File: blk00255.txt

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Follow the white rabbit.
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Follow the white rabbit.
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In the Beginning was the Command Line - Part 1/6

by Neal Stephenson


About twenty years ago Jobs and Wozniak, the founders of Apple, came up
with the very strange idea of selling information processing machines
for use in the home. The business took off, and its founders made a
lot of money and received the credit they deserved for being daring
visionaries. But around the same time, Bill Gates and Paul Allen came
up with an idea even stranger and more fantastical: selling computer
operating systems. This was much weirder than the idea of Jobs and
Wozniak. A computer at least had some sort of physical reality to it. It
came in a box, you could open it up and plug it in and watch lights
blink. An operating system had no tangible incarnation at all. It arrived
on a disk, of course, but the disk was, in effect, nothing more than the
box that the OS came in. The product itself was a very long string of
ones and zeroes that, when properly installed and coddled, gave you the
ability to manipulate other very long strings of ones and zeroes. Even
those few who actually understood what a computer operating system was
were apt to think of it as a fantastically arcane engineering prodigy,
like a breeder reactor or a U-2 spy plane, and not something that could
ever be (in the parlance of high-tech) "productized."

Yet now the company that Gates and Allen founded is selling operating
systems like Gillette sells razor blades. New releases of operating
systems are launched as if they were Hollywood blockbusters, with
celebrity endorsements, talk show appearances, and world tours. The
market for them is vast enough that people worry about whether it has been
monopolized by one company. Even the least technically-minded people in
our society now have at least a hazy idea of what operating systems do;
what is more, they have strong opinions about their relative merits. It is
commonly understood, even by technically unsophisticated computer users,
that if you have a piece of software that works on your Macintosh, and you
move it over onto a Windows machine, it will not run. That this would,
in fact, be a laughable and idiotic mistake, like nailing horseshoes to
the tires of a Buick.

A person who went into a coma before Microsoft was founded, and woke up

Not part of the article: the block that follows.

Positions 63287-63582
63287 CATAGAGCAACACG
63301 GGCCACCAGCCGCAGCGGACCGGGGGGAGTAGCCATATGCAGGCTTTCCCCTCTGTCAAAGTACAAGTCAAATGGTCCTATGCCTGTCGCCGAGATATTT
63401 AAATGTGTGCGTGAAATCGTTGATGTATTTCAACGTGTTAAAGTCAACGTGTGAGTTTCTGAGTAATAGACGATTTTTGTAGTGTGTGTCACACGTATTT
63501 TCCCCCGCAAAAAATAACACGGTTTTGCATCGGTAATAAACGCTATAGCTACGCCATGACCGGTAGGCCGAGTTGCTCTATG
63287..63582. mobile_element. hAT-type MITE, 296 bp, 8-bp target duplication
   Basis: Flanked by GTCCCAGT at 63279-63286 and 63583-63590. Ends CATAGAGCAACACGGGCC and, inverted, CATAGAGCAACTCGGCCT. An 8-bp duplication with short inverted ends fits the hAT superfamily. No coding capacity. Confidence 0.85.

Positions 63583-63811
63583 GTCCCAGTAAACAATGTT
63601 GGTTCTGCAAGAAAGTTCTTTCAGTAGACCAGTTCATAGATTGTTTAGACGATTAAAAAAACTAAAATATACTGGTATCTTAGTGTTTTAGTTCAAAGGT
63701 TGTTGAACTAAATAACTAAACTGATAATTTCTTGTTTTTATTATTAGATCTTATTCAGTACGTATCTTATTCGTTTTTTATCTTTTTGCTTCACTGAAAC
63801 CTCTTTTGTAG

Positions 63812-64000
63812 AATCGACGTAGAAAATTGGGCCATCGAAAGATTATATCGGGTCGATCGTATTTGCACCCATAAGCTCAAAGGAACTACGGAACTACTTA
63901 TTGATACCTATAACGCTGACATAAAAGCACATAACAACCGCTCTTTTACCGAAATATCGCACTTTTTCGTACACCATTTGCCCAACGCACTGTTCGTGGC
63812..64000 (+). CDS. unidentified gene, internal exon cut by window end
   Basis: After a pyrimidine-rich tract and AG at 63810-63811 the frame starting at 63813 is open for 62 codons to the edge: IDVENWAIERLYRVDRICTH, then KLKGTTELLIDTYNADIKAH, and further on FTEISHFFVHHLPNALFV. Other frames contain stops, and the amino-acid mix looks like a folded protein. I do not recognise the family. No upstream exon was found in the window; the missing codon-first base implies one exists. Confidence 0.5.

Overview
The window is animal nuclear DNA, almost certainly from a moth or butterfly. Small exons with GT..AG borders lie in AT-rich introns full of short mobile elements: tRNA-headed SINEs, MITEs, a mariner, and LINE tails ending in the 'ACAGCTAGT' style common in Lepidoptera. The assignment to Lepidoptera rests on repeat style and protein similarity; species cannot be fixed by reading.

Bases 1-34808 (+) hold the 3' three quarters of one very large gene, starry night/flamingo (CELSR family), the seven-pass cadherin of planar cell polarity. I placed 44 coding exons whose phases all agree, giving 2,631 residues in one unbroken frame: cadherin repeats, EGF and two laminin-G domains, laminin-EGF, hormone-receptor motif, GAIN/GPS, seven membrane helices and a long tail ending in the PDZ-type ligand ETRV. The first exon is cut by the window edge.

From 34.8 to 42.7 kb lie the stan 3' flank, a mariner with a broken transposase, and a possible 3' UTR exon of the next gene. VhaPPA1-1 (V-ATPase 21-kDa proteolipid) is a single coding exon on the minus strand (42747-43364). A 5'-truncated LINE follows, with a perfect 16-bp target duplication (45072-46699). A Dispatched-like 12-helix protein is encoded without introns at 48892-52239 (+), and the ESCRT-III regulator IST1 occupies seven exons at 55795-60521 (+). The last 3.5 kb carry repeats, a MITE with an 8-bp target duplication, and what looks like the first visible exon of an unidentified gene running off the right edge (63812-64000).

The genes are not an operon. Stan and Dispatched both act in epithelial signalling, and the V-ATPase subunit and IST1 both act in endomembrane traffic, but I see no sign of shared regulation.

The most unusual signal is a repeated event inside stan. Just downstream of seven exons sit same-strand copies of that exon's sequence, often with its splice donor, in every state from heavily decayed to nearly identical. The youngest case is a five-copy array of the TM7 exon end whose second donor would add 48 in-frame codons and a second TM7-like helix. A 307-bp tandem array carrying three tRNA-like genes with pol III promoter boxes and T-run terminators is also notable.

now, could pick up this morning's New York Times and understand everything
in it--almost:


Item: the richest man in the world made his fortune
from-what? Railways? Shipping? Oil? No, operating systems. Item: the
Department of Justice is tackling Microsoft's supposed OS monopoly with
legal tools that were invented to restrain the power of Nineteenth-Century
robber barons. Item: a woman friend of mine recently told me that she'd
broken off a (hitherto) stimulating exchange of e-mail with a young
man. At first he had seemed like such an intelligent and interesting guy,
she said, but then "he started going all PC-versus-Mac on me."

What the hell is going on here? And does the operating system business
have a future, or only a past? Here is my view, which is entirely
subjective; but since I have spent a fair amount of time not only using,
but programming, Macintoshes, Windows machines, Linux boxes and the BeOS,
perhaps it is not so ill-informed as to be completely worthless. This
is a subjective essay, more review than research paper, and so it might
seem unfair or biased compared to the technical reviews you can find
in PC magazines. But ever since the Mac came out, our operating systems
have been based on metaphors, and anything with metaphors in it is fair
game as far as I'm concerned.


MGBs, TANKS, AND BATMOBILES

Around the time that Jobs, Wozniak, Gates, and Allen were dreaming up
these unlikely schemes, I was a teenager living in Ames, Iowa. One
of my friends' dads had an old MGB sports car rusting away in his
garage. Sometimes he would actually manage to get it running and then
he would take us for a spin around the block, with a memorable look
of wild youthful exhiliration on his face; to his worried passengers,
he was a madman, stalling and backfiring around Ames, Iowa and eating
the dust of rusty Gremlins and Pintos, but in his own mind he was Dustin
Hoffman tooling across the Bay Bridge with the wind in his hair.

In retrospect, this was telling me two things about people's relationship
to technology. One was that romance and image go a long way towards
shaping their opinions. If you doubt it (and if you have a lot of spare
time on your hands) just ask anyone who owns a Macintosh and who, on
those grounds, imagines him- or herself to be a member of an oppressed
minority group.

The other, somewhat subtler point, was that interface is very
important. Sure, the MGB was a lousy car in almost every way that
counted: balky, unreliable, underpowered. But it was fun to drive. It
was responsive. Every pebble on the road was felt in the bones, every
nuance in the pavement transmitted instantly to the driver's hands. He
could listen to the engine and tell what was wrong with it. The steering
responded immediately to commands from his hands. To us passengers it was
a pointless exercise in going nowhere--about as interesting as peering
over someone's shoulder while he punches numbers into a spreadsheet. But
to the driver it was an experience. For a short time he was extending
his body and his senses into a larger realm, and doing things that he